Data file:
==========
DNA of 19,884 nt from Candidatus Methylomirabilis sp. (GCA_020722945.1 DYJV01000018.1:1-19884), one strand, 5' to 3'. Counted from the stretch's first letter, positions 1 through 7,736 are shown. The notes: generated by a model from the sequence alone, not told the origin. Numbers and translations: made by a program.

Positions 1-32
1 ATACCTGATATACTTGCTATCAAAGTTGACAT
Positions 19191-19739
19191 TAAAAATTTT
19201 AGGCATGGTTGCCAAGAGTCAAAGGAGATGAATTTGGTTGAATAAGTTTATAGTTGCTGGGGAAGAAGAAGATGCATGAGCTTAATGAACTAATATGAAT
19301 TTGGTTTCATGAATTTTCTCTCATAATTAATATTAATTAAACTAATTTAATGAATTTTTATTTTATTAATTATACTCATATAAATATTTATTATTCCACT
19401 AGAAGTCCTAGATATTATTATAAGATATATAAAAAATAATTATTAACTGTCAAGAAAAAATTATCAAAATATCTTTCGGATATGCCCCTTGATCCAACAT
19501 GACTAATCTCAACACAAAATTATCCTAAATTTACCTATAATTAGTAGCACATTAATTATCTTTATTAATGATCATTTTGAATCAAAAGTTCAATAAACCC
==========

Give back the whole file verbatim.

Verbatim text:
DNA of 19,884 nt from Candidatus Methylomirabilis sp. (GCA_020722945.1 DYJV01000018.1:1-19884), one strand, 5' to 3'. Counted from the stretch's first letter, positions 1 through 7,736 are shown. The notes: generated by a model from the sequence alone, not told the origin. Numbers and translations: made by a program.

Positions 1-32
1 ATACCTGATATACTTGCTATCAAAGTTGACAT
Positions 19191-19739
19191 TAAAAATTTT
19201 AGGCATGGTTGCCAAGAGTCAAAGGAGATGAATTTGGTTGAATAAGTTTATAGTTGCTGGGGAAGAAGAAGATGCATGAGCTTAATGAACTAATATGAAT
19301 TTGGTTTCATGAATTTTCTCTCATAATTAATATTAATTAAACTAATTTAATGAATTTTTATTTTATTAATTATACTCATATAAATATTTATTATTCCACT
19401 AGAAGTCCTAGATATTATTATAAGATATATAAAAAATAATTATTAACTGTCAAGAAAAAATTATCAAAATATCTTTCGGATATGCCCCTTGATCCAACAT
19501 GACTAATCTCAACACAAAATTATCCTAAATTTACCTATAATTAGTAGCACATTAATTATCTTTATTAATGATCATTTTGAATCAAAAGTTCAATAAACCC